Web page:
Course projects are also involving the farm and our mission. For example, a group in the Climate Change Learning Community is putting a proposal together to suggest that an herb spiral garden be constructed on the main campus. If installed it will serve as a way for students to have access to fresh, flavorful herbs for meals they prepare and allow more students to learn more about the work of The Farm.
Longer nights and shorter days also provide time to meet with our partners to learn which crops to grow next year and strategize about ways to involve more classes and volunteers with the work of the farm in Season 2014!
It has been a gorgeous and productive fall at The Farm. Just last week we harvested our sweet potatoes, which put us over 12,000 pounds of veggies picked and donated for the 2013 growing season.
We’ve been keeping busy, harvesting and delivering veggies, hosting a wide array of classes, and participating in the celebration of the inauguration of our new President, Father John Denning, by providing flowers from the fields for the reception.
On many sunny, and a few cloudy, rainy days, students have been showing up at The Farm to help harvest sweet potatoes, hot and sweet peppers, cabbage, broccoli, beets, kale, and other hearty greens.
Though many parts of the field have started to turn from green to brown, the vibrant pink, purple and white Cosmos and our glorious green cabbage, cauliflower, and broccoli plants are doing their darnedest to stave off the certainty of the frost filled mornings that await us.
It is a time of year when change is omnipresent. If you look to the left you can still see fields decked with cabbage, broccoli, and sweet potato vines, but if you look to the right, the rows and rows of tomatoes are no more, and in their place cover crops are germinating.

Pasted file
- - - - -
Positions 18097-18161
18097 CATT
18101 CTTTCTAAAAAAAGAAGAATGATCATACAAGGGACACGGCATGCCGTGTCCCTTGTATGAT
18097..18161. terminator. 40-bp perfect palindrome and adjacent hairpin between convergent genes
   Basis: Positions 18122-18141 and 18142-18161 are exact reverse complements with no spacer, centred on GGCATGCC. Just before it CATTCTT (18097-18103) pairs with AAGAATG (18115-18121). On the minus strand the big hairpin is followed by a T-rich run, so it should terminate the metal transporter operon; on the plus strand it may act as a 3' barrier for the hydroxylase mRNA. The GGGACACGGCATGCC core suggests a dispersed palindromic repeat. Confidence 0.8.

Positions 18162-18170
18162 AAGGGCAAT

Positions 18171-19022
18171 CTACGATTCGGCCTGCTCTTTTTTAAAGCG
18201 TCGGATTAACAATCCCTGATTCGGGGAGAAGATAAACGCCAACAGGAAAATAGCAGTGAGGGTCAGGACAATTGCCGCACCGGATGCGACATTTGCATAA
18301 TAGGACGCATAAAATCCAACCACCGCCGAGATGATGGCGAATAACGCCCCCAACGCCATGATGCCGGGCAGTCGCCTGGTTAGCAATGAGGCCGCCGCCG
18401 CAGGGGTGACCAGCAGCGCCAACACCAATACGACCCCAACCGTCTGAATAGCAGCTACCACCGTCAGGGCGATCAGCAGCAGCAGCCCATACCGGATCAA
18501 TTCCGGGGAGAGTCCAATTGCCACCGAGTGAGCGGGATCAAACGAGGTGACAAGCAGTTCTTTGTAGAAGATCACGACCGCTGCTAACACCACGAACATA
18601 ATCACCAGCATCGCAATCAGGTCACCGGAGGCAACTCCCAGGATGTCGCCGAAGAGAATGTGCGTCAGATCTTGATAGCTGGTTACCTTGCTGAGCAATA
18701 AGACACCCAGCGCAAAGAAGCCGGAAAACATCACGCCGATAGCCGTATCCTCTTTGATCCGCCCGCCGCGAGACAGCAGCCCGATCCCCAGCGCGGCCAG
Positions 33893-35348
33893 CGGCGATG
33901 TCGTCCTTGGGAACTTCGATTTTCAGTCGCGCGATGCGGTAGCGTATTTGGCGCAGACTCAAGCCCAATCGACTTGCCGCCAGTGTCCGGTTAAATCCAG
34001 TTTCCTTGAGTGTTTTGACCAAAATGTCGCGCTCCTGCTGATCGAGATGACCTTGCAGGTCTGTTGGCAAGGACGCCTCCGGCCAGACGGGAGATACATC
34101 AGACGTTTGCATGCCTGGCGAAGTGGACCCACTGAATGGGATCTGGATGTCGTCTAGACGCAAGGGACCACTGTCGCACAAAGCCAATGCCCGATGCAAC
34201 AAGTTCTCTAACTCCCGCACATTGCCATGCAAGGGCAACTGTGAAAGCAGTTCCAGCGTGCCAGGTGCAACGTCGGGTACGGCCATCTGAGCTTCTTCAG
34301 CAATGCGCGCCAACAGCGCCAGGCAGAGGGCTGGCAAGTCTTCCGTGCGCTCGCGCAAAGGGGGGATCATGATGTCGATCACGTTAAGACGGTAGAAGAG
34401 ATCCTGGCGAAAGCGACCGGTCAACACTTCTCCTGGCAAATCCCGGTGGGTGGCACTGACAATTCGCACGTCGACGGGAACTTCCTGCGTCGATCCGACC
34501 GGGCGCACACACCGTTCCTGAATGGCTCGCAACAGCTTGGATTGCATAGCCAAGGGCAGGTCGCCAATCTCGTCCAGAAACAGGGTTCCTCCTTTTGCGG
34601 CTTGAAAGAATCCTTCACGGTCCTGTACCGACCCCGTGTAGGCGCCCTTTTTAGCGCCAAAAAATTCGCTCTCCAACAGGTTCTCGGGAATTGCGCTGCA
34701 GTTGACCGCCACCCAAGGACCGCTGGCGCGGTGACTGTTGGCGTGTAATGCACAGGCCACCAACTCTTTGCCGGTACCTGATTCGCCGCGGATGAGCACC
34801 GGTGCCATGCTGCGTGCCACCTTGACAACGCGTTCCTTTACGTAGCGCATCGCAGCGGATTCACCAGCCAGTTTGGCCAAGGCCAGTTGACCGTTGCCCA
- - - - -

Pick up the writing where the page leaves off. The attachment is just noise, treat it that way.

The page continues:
Though we are sad to see the tomatoes go, it is always fun to plant the next crops. This time of year we broadcast cover crops like Bell Bean, Hairy Vetch, and Perennial Winter Rye to feed and protect our soils and help them rest over the course of the cold winter that lies ahead.
It is clearly a magical time of year, when we can spend part of the day harvesting summery crops like Habanero Peppers…
…before moving on to sweet potatoes…
…then pull up black plastic from rows that housed eggplants…
…before finally planting garlic.
With the combination of help from volunteers on “Farm Fridays,” multiple classes, and our Fall Farm Intern, Devin, all of this fall work seems to unfold with ease.
As many parts of the farm turn green with cover crops, other sections continue to produce delicious crops like cabbage, kale, broccoli and Brussels Sprouts for our Community Partners.
We will continue to harvest and prepare our fields for the winter for the next month and hope to see you at volunteer hours even as the colder days (and nights) start to arrive!
My calendar tells me that it still summer, yet the start of classes and the ripening winter squash in the field indicate that the fall is upon us!
We have been lucky to host a number of groups during this busy time of the year who enthusiastically jump right in to help harvest ripe vegetables at their peak.